In its Global call to action for a human-centred recovery from COVID-19, the ILO recalls that safe and healthy working conditions are fundamental to decent work and that urgent action is needed to provide all workers with adequate protection. The 110th Session of ILC adopted a resolution to add the principle of a safe and healthy working environment to the Fundamental Principle and Right at Work. Each of the fundamental principles is associated with the most relevant ILO Conventions. The new fundamental Conventions will be the Occupational Safety and Health Convention, 1981 (No.155), and the Promotional Framework for Occupational Safety and Health Convention, 2006 (No.187). ILO Member States, regardless of their level of economic development, commit to respect and promote the principles and rights set out by the ILO Declaration on Fundamental Principles and Rights at Work, whether or not they have ratified the relevant Conventions.
The project builds on the achievements made by “the ILO/Japan project on Enhancing Occupational Safety and Health Standards in Construction Sector in Cambodia, 2017-2022”, a comparative study on Cambodia’s governance, policy and legal framework on OSH and the International Labour Standards was carried out. The study showed the needs to facilitate the development of national OSH system in line with C155 and C187 as well as the National OSH Master plan.
While Thailand ratified C187 in 2016, noting the Government’s first report as well as its report submitted in 2019 on C187, the ILO Committee of Experts provided several comments, among others, on consideration given to the ratification of C155 and follow-up to the 2nd National Master Plan on OSH and the Environment (2017–21).
On the other hand, the region faces a challenge in tackling emerging OSH risks against health and wellbeing of workers including mental health in the process of human-centred recovery from the pandemic. Psychosocial factors such as extensive workload and long working hours, job insecurity, isolation or violence and harassment may lead to negative physical and mental health outcomes. However, OSH management in this subject area is generally weak in most countries in the region. It should be properly addressed as one of the priorities in the national OSH programmes.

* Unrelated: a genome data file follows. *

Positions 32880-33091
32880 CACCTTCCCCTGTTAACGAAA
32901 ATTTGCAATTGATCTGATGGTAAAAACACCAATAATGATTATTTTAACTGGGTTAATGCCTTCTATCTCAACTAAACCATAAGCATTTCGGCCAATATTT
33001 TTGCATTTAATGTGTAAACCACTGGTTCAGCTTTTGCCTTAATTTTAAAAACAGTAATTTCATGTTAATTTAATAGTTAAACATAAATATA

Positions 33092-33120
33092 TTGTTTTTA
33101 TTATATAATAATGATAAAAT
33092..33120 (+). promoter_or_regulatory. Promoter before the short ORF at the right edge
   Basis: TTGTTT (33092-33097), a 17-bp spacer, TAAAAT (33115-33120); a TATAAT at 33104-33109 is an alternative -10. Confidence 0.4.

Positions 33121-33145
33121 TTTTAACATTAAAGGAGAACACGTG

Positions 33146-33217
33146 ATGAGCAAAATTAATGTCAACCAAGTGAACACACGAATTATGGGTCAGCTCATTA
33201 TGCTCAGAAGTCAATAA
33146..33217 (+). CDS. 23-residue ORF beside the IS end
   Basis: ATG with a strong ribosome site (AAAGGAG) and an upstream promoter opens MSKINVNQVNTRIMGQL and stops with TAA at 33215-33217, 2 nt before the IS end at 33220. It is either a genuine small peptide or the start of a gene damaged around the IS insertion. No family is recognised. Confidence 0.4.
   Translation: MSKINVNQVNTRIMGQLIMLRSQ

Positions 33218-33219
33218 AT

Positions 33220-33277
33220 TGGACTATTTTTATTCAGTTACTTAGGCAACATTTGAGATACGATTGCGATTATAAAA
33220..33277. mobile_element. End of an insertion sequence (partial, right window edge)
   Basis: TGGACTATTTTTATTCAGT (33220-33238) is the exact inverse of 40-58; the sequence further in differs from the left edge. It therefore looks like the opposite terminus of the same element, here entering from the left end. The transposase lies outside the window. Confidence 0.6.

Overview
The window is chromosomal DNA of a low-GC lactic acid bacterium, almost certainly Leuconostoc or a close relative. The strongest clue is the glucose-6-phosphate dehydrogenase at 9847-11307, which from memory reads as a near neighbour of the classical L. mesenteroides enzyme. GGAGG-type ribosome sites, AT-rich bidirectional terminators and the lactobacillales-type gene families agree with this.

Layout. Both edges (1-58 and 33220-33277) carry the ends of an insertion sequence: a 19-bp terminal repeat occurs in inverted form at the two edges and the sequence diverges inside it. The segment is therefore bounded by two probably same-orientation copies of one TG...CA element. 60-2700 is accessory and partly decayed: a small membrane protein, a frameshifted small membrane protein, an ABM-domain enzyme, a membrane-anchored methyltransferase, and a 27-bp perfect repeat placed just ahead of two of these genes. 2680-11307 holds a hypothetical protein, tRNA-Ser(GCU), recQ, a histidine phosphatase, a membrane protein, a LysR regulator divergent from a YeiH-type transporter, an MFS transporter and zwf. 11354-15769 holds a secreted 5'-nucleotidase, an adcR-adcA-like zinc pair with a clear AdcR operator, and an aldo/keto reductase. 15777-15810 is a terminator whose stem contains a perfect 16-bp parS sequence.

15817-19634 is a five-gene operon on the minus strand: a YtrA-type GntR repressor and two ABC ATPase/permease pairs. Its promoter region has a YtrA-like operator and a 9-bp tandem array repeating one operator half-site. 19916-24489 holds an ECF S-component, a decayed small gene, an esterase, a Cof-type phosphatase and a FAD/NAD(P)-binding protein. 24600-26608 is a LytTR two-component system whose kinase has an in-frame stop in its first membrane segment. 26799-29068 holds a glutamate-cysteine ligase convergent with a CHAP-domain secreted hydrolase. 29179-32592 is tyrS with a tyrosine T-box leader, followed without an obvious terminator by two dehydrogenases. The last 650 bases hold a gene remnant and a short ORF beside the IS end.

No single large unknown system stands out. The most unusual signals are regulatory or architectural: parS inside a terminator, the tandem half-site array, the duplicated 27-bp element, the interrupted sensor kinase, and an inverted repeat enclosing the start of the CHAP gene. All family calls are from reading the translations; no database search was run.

With these backgrounds, recognizing the rapidly increasing needs and demands for enhanced capacity on OSH, the Government of Japan is willing to allocate further funding to a new OSH project in the region, especially in the context of mental health and well-being of workers, and its integration into the national OSH system.
ObjectiveIn line with the recommendations and suggestions provided by the constituents, under the global ILO’s flagship programme Safety + Health for All. This project, funded by the Japanese government, aims at improving safety and health of the workers through the ratification and application of OSH fundamental Conventions (C155 and C187) in Cambodia and Thailand.
The ILO project focuses on two objectives:
- Development of national OSH system in a continuous manner through the implementation of updated national OSH programme;
- Capacity enhancement in addressing emerging OSH risks and their control measures in post-pandemic workplace with particular focus on mental health and well-being in target countries (Cambodia and Thailand).
The ultimate target groups and beneficiaries are OSH officials, inspectors and practitioners, workers and employers.
Mr Yasuo Ariga
Chief Technical Advisor and Overall Coordinator
Mr Phattaraset Ardchawuthikulawong
National Project Coordinator